We’ve all seen the movies, with the hulking, shambling monster, a sin against nature, moaning and grunting and raising hell until the villagers with torches and pitchforks bring him down. It turns out that those Frankenstein movies have about as much to do with the original work as the movie I, Robot had to do with the original work. Which is to say, it’s pretty much the opposite.
When Mary Shelley wrote her seminal story, she made a monster that is big and powerful, but also swift, dexterous, and above all articulate.
The monster is condemned by one thing only: he is so ugly, so unspeakably hideous, that every human, even his creator, cry out in horror and shun his company. So ugly that at one point he is cast out by people he’s been secretly helping for a year, once they get a look at him.
He’s a little pissed off about that. Does that justify the evil he perpetrates? The monster argues quite eloquently that it does. His is the voice of the outcast: If you will not treat me fairly then I shall wage war upon your kind. Dr. Frankenstein is almost convinced that he should help the creature.
Did I enjoy the read? Really… it was ok, but not great. I finished it, though it hardly gripped me. Shelley loves her some English language, but ultimately I think the language owned her, rather than the other way around. All the characters spoke in long paragraphs of high-falutin’ language that ultimately wore me down. Surely at least one of the people in the story could have had a different voice.
Though I did have to laugh at the biggest “as you know Bob” I have ever read. An “as you know bob” is a part of the story where one character tells another something they both already know, for the benefit of the reader. In this case, there’s a letter from Frankenstein’s sweetie that says, “allow me to spend a few pages telling you about the person who lived in our house for five years that you used to love but may have forgotten.” She even tells Frankenstein how he used to laugh at the girl’s jokes. In case he couldn’t remember. Wow.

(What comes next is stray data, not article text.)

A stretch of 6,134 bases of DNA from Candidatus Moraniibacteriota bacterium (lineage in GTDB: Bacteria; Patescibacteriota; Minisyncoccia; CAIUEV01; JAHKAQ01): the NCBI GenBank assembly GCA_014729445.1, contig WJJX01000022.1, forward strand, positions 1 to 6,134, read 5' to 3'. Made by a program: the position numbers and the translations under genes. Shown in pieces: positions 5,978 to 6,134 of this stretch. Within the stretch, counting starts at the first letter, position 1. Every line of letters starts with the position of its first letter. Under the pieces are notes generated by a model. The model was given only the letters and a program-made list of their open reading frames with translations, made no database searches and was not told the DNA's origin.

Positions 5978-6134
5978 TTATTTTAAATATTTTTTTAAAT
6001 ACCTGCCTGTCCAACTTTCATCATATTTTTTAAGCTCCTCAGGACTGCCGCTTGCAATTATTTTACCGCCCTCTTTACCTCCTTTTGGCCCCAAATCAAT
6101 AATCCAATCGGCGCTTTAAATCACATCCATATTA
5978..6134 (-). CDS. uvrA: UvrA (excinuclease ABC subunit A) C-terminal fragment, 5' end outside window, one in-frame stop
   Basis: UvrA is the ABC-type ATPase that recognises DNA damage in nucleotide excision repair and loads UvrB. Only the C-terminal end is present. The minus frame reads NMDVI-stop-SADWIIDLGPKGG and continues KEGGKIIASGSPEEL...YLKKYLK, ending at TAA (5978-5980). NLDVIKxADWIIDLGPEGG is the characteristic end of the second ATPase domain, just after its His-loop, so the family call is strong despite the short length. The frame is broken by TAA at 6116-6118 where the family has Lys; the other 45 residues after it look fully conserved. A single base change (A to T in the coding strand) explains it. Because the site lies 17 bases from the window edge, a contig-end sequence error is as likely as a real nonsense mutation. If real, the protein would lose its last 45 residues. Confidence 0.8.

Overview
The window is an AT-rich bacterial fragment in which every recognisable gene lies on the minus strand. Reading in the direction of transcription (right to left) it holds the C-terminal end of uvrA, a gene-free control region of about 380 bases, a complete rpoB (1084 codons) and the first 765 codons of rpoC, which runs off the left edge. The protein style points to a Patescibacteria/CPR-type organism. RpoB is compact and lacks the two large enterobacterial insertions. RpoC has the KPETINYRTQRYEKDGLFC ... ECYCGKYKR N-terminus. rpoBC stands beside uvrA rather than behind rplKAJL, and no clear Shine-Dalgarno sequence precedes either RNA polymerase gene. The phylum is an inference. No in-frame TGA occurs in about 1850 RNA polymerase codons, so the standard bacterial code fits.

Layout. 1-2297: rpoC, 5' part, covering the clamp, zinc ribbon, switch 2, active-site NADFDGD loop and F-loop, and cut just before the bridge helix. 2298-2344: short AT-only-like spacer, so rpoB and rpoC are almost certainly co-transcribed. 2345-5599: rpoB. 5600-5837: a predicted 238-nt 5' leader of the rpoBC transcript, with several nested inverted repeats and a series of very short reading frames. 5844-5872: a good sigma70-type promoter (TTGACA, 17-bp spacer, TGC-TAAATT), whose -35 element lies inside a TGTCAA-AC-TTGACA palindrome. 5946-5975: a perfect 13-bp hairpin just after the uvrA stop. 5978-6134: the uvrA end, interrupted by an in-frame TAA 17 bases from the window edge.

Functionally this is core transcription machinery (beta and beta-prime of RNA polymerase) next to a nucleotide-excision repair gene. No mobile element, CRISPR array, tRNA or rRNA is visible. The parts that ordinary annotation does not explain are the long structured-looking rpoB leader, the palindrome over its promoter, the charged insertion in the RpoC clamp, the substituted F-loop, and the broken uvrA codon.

Functionally there were parts of the novel I couldn’t swallow as well. People not acting like actual people. An assumption that people born to wealth are inherently more interesting, even after they’ve fallen on hard times. Then there’s the part where a guy lives in close proximity to a family for an extended period without being detected, even while he was actively helping them. If chopped wood appears in your woodpile each morning, might you not watch one night to see who your benefactor is?
The good thing about this story is that, unlike the countless derivatives, it is not a simple “man’s creation turns on him” tale. In this one, the creator turns on his creation first. Because it’s ugly. Culpability for the evil that ensues is shared. The well-spoken monster gives the creator plenty of chances to make things right—in the eyes of the monster. In the end, when the hatred that has sustained him loses its focus, the monster knows that it is time to go.
No villagers with flaming torches and pitchforks here.
The more I think about it, the more I think Hollywood is ripe for this story, the way it was originally written. “the bad guy is really the good guy!” is a staple now. The tragic fallen, the victim of society and all that. Shelley was ahead of her time, and now is her time for a Hollywood resurgence. A good screen adaptation could do Shelley the favor of giving characters distinct voices and trimming the long-winded passages as well.